Gornji Stoliv: Chestnut forest

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    Stoliv is a two-story village that you come to after Prčanj. Donji Stoliv is right next to the sea, with a narrow street where cars pass by. If you come by car, I suggest that you leave it at the Post Office of Montenegro, and then follow the road sign towards the chestnut forest.

    Gornji Stoliv is a "hanging village" at 240 m.a.s.l. To get there, you have to walk for about 40 minutes along a graded, marked path of chestnut trees, although it is difficult to determine the time. That information about the time is written on the starting marking, but some will need a shorter time to the finish line, and some will need a longer time, especially if you stop and enjoy the magic of the forest. It is absolutely safe, and at the slowest pace you can climb up to Gornji Stoliv and treat yourself to a day that will be deeply engraved in the folds of your mind. 


    Foto: Woopie Woop 


    On the way, we meet a temporary woman who was returning home after shopping.

    "Men don't have the ear to buy all those little things that women need in the house." They buy all the big necessities, but forget the little things. And then from time to time I have to go down and tear them" - the two of us talked, slowly climbing up the path that constantly led to the church of St. Elijah, which dominates the town in Gornji Stoliv.

    "It used to be a living village, and today only our household lives here." - she would continue as she trotted forward with a weary step. She says that she used to be able to get out of Donji Stoliv to Gornji in ten minutes, but that was in the past. Now she gladly accepted our help in carrying things.  



    People recount that there used to be four shops, two oil mills and four bread bakeries in Stoliv. They also say that it takes its name from the olive groves. Namely, every guy who wanted to get married had to plant a hundred olive trees (olive is called oliva in Italian, and a hundred olive trees eventually gave rise to the name Stoliv). If the guy didn't have enough of his own land, he had to clear the required area in dense chestnut forests. People in Stoliv also have camellia. Its seeds were brought by Stoliv sailors from Japan at the end of the 18th century. Today, this flower adorns their stone terraces, and the people of Stoliv celebrate in its honor in February. Maybe that's when we'll return to Stoliv again.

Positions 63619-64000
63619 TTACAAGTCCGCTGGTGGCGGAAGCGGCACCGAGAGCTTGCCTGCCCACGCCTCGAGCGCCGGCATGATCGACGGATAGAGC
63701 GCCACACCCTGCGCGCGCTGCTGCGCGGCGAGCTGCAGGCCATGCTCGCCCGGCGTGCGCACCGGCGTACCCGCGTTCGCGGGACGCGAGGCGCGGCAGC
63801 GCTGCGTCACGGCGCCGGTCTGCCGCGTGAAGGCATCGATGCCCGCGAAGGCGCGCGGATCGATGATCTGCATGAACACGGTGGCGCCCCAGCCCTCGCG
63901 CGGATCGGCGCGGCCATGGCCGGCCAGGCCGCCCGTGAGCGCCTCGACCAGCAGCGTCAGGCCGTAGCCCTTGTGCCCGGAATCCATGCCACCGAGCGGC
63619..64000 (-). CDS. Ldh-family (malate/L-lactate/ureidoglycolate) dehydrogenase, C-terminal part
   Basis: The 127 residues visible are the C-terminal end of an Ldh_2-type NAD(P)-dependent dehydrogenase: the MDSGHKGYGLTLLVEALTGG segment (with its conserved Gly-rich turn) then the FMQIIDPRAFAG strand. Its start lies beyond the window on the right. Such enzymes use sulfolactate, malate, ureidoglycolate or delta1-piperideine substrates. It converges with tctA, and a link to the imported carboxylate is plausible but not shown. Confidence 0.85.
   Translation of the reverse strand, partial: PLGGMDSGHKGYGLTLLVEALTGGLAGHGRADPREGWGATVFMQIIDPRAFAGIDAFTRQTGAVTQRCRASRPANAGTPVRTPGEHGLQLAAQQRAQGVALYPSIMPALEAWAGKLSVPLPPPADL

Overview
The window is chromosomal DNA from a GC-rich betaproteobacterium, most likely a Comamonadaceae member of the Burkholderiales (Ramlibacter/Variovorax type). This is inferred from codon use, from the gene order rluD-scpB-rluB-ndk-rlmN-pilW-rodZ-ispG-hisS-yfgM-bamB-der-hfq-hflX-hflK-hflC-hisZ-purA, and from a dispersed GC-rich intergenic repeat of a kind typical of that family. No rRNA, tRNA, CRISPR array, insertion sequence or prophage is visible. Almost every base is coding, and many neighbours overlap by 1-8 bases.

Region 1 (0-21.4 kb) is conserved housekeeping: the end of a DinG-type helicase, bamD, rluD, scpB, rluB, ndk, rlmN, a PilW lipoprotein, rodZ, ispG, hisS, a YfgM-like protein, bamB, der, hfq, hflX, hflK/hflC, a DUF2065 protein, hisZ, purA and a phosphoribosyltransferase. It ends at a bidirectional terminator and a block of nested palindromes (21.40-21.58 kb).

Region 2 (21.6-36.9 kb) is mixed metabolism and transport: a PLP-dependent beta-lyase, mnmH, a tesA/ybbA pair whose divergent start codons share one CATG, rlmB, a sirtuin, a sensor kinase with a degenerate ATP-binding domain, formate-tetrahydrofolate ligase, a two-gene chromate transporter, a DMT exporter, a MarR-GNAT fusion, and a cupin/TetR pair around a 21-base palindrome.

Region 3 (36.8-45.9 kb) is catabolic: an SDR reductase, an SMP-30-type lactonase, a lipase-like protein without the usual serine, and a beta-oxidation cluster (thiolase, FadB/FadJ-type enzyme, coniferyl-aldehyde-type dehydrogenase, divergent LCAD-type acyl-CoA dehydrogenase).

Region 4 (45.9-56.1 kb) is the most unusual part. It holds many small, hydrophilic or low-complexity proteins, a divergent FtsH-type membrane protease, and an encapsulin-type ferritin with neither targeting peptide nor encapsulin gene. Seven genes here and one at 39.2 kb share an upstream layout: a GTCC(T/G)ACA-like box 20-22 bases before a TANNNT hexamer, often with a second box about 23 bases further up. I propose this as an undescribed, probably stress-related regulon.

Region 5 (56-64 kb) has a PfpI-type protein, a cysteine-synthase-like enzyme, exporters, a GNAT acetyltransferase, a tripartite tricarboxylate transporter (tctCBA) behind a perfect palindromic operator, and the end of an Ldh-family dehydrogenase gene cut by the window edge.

We had the opportunity to hear a story from Perast, that they did not allow their daughters and sisters to marry in Stoliv, because that settlement was always sunless, damp and cold. Because of this, young women, due to hard work, quickly fell ill and died. I guess that's why the men had to show that they were rich, so they planted 100 olive trees and thus attracted potential brides.


    In Gornji Stoliv, we said goodbye to our temporary companion, whom my husband had waited for on the way to help her. We refused their kind invitation for coffee and passed through the village to the church whose courtyard was locked. 


    Photo: Boka news  


    When, six years ago, I hiked with mountaineers for the first time on this same path to the peak of St. Ilija, whose path continues beyond Gornji Stoliv, I had the opportunity to hear how a tourist from Slovakia, after his former visit to Montenegro, created a website about our country. and he was so enchanted by Stoliv that he dedicated a special rubric to him.

    What you need to get to Gornji Stoliv: non-slip shoes. This time the path was slippery after the heavy rains, so on the way back I suggest you check the possibility and where the road allows it, you go along the stone path, through the chestnut leaves and their prickly pouches.

    However, accept the challenge to pass it! Enter Gornji Stoliv and a walk through the chestnut forest in your plans this fall. Go there during October or November, and you can also attend the traditional Kostanjada. You wont regret!


    Jelena Petrović, Blue Star

    Cover photo: Aleksander Skakun 

    Photo: Boka news 


     

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    Thursday, 25 April 2024

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